Friday, December 31, 2004

Been playing Rockstar's newest Grand Theft Auto game, in the gloom and sag and sop of dark, dour Ithaca. I have to say I'm a bit disappointed with the story line and its sociopolitical critique, or lack thereof; while it's certainly a much more epic and sprawling game than Vice City, there are fewer poignant moments, fewer trenchant satires and more unexamined and unironized digital cliches. I was interested in this game as a take on the competing cultures of California--gangbangers, hippies, mafiosi, right-wing freaks, etc.--not unlike Pynchon's. And I think it's right that they triangularize LA, SF and Las Vegas, even if the latter isn't technically in California (San Andreas). But there's a curiously moralizing quality to the story (perhaps a bone thrown to Rockstar's critics, a post 9-11 internalized censor): part of the story involves Craig Johnson's attempt to clean up his neighborhood of crack dealers, and there is a lot of attention given to CJ's refusal of proferred drugs. Of course, at the same time, one can check one's stats and see the thousands killed (many innocent), the billions of property damage created, etc. Despite his occasional homilies, CJ's still a violent force equal to capitalism itself. The two impulses, rampant and unfettered sadism and an overlay of platitudinous cliche, don't mix well. I admired the fearlessness of Vice City, the way it gave free play to the basest, most bestial of impulses, and allowed for their exploration while at the same time engaging in a subtle commentary on these impulses' relationship to racism, sexism, global capitalism and various psychological and cultural trends.


Of course I might be expecting too much from this game (a videogame as object of analysis?), since LA in the early 90's forms the spatiotemporal center of Toward a Pornography of the Sublime and I'm hoping to write a videogame section for the book, and maybe teach this game at some point. I do find it interesting that smack in the middle of the game map, equidistant from the three cities, there's a tangle of roads and canyons called The Panopticon. I also like the paranoid hippy character The Truth, who entreats CJ to sneak into the top-secret army base and steal "the black project." But the end result of this episode is intellectually disappointing, even if it's neuromuscularly exciting. Maybe I'll have more to say later.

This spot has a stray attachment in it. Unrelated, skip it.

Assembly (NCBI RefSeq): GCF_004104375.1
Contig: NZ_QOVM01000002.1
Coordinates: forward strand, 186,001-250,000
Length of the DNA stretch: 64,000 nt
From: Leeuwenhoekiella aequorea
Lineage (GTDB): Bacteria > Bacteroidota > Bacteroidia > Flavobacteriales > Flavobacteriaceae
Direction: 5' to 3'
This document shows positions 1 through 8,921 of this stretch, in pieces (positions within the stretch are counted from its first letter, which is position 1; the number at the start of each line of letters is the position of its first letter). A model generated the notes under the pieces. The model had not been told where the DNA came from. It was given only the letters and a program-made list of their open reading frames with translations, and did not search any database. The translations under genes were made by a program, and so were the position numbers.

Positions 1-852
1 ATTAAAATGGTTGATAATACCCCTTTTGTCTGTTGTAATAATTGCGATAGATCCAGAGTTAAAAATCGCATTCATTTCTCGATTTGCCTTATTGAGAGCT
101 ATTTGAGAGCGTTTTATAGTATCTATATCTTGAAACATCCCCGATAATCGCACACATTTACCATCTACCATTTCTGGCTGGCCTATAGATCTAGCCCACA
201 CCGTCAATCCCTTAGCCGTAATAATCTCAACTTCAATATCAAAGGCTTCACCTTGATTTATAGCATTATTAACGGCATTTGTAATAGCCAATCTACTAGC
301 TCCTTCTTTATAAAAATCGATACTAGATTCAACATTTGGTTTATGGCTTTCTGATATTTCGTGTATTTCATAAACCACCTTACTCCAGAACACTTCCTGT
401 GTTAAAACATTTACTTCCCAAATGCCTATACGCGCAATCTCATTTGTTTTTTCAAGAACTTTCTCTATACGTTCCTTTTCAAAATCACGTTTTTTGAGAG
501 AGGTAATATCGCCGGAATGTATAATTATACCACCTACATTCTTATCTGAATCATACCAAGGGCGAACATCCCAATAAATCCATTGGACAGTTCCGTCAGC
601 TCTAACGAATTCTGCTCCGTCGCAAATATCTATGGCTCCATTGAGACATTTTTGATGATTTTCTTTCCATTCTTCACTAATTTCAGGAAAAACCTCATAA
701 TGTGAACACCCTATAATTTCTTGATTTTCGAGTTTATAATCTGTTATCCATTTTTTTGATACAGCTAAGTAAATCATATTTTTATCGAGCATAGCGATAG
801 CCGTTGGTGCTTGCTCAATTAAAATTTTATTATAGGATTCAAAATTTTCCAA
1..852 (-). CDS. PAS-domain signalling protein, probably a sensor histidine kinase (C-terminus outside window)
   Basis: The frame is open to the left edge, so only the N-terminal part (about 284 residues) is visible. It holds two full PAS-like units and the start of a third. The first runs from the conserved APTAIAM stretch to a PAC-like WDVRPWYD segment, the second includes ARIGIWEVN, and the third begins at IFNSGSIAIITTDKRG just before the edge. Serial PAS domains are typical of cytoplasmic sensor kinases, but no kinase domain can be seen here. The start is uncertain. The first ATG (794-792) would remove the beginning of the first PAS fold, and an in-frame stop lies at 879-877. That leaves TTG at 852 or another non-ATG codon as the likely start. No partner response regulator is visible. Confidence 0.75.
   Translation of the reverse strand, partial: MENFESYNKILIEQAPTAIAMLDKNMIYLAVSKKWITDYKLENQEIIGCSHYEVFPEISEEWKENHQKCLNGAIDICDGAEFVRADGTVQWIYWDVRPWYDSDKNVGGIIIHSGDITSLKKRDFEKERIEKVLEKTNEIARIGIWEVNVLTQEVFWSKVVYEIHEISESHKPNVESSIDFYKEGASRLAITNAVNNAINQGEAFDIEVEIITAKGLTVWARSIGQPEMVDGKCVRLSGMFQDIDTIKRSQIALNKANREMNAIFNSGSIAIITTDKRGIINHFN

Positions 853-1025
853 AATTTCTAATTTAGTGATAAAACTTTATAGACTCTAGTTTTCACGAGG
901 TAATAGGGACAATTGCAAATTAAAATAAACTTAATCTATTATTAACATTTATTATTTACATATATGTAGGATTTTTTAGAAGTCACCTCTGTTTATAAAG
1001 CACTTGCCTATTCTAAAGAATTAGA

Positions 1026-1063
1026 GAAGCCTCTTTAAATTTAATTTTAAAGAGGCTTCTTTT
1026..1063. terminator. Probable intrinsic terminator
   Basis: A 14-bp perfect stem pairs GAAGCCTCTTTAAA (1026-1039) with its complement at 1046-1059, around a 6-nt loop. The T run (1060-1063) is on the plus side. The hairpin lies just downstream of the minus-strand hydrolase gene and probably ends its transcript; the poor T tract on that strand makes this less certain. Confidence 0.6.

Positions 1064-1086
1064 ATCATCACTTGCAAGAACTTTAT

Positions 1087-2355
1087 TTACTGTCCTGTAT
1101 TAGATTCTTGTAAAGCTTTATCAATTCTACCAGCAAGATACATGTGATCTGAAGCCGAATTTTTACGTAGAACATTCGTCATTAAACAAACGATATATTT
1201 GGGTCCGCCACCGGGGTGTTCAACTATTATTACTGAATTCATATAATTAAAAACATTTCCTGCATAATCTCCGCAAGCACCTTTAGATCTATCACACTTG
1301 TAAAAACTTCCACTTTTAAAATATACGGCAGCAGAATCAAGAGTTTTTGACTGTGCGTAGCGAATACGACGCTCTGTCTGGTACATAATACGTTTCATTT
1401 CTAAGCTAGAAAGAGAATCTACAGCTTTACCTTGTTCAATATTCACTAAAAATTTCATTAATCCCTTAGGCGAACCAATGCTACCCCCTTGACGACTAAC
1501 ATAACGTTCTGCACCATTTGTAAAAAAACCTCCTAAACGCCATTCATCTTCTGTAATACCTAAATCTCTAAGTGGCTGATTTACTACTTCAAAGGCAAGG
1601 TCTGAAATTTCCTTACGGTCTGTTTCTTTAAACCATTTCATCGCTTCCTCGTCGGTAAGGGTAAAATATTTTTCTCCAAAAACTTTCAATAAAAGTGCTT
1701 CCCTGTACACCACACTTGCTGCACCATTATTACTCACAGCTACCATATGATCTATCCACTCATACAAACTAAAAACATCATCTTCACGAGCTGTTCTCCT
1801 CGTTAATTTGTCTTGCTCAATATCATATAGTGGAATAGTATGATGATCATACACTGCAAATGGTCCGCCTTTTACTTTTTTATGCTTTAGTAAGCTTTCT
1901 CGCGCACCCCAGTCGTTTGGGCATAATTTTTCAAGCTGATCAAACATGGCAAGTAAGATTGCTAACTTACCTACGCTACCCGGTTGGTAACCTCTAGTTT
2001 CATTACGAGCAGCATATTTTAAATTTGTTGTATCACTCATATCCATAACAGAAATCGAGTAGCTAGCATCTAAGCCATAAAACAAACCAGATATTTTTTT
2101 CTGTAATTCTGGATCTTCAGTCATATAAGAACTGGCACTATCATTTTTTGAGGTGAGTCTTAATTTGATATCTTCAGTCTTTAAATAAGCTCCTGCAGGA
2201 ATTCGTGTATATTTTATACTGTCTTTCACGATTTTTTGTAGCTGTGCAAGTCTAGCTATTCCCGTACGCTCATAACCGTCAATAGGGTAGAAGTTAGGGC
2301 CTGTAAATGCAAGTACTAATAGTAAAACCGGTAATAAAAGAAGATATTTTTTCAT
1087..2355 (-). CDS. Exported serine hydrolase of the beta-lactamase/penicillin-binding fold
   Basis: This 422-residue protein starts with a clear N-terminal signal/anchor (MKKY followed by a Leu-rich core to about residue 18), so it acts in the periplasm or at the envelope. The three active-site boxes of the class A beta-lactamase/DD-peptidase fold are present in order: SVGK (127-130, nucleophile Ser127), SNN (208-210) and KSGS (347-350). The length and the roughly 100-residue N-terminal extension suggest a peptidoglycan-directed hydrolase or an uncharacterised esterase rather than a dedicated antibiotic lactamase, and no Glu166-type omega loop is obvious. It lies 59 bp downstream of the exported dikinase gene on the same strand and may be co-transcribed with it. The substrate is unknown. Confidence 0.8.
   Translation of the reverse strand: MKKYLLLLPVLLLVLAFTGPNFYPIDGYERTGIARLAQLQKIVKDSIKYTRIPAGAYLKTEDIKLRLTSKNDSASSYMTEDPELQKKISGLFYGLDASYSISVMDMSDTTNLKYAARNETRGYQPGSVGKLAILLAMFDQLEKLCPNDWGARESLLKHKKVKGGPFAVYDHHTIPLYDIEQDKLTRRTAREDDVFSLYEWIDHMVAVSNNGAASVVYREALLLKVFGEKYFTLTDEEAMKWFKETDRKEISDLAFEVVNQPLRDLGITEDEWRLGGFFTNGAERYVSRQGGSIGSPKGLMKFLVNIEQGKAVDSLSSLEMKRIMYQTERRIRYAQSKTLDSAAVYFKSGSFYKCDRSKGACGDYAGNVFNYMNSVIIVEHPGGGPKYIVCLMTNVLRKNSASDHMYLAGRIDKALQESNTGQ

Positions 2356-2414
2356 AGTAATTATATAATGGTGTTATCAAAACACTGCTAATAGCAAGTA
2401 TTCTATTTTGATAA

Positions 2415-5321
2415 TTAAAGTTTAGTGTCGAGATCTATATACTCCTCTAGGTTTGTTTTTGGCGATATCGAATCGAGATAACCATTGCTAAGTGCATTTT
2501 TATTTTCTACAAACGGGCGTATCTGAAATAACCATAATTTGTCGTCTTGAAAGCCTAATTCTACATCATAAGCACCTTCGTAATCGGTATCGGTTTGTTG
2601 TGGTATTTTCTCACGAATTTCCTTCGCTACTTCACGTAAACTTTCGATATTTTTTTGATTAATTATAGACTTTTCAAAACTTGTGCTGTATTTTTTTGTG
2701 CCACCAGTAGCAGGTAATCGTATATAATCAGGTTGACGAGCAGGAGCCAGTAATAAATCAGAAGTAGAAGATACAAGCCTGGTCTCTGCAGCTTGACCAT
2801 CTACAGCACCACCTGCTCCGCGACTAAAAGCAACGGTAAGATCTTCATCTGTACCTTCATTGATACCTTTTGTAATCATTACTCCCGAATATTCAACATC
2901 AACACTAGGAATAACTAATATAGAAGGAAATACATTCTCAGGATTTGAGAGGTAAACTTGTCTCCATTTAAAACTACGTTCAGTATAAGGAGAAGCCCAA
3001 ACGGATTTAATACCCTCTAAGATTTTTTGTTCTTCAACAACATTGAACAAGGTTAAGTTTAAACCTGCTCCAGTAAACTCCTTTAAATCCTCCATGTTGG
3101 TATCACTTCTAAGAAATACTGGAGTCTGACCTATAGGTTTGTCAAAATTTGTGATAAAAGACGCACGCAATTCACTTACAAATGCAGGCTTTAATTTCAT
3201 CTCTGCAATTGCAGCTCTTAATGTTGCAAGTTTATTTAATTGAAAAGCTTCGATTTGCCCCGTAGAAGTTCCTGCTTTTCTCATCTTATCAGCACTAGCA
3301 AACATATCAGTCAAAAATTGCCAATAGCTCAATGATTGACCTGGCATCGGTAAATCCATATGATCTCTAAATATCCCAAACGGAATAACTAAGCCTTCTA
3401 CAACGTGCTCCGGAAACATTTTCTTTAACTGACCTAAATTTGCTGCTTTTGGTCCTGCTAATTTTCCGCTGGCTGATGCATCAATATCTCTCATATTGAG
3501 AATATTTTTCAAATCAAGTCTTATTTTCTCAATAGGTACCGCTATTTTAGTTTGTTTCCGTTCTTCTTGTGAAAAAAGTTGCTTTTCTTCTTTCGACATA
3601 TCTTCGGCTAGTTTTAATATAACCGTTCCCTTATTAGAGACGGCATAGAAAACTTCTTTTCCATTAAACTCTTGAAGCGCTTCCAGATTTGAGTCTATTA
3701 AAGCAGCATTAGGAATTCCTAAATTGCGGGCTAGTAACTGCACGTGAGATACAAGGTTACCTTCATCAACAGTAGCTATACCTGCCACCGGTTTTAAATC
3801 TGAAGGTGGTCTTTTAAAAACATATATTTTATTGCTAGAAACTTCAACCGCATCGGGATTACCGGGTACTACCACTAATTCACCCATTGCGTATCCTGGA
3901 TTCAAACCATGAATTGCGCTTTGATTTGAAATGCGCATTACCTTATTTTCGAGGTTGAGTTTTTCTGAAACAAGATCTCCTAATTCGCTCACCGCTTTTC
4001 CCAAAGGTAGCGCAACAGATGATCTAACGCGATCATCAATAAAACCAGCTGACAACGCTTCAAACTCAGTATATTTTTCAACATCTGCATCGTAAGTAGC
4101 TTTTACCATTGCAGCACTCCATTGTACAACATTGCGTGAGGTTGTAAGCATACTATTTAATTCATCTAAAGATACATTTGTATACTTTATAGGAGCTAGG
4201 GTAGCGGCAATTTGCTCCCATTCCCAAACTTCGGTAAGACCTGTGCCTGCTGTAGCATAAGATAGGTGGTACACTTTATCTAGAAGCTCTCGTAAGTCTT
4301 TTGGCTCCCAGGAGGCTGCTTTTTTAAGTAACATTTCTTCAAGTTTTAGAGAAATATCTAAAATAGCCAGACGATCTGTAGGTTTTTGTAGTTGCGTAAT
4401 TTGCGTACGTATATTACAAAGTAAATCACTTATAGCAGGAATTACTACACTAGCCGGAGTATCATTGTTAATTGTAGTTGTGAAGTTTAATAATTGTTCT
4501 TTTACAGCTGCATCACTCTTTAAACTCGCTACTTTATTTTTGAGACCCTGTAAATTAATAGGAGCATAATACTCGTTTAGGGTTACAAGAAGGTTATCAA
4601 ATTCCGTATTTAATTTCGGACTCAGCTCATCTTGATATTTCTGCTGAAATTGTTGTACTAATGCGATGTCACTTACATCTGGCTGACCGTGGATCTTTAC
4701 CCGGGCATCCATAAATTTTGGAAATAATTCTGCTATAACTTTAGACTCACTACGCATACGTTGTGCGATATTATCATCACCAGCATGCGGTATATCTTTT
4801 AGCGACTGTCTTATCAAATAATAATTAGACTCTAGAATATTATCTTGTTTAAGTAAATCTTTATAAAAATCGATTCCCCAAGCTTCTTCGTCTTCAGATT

Unbelievable that the death toll keeps rising in Indonesia and elsewhere (believable, sadly, that personal contribution's have topped the US government's). I truly hope that epidemics and starvation can be avoided, and I pray that the governments and NGO's involved make the right choices and that chance and nature cooperate.


2 comments:

gina said...

Josh mentioned your blog in his yesterday, which means i'm suddenly listening to you think again, which is always amazing, and much missed, and yes, it's been too goddamned long, as we said before, and I do owe you a letter, but now I can check in with you daily, what a gift. I'm reading.

Gina

Brennen Wysong said...

Jasper,

Welcome aboard! I'll add you to my list of links.

Brennen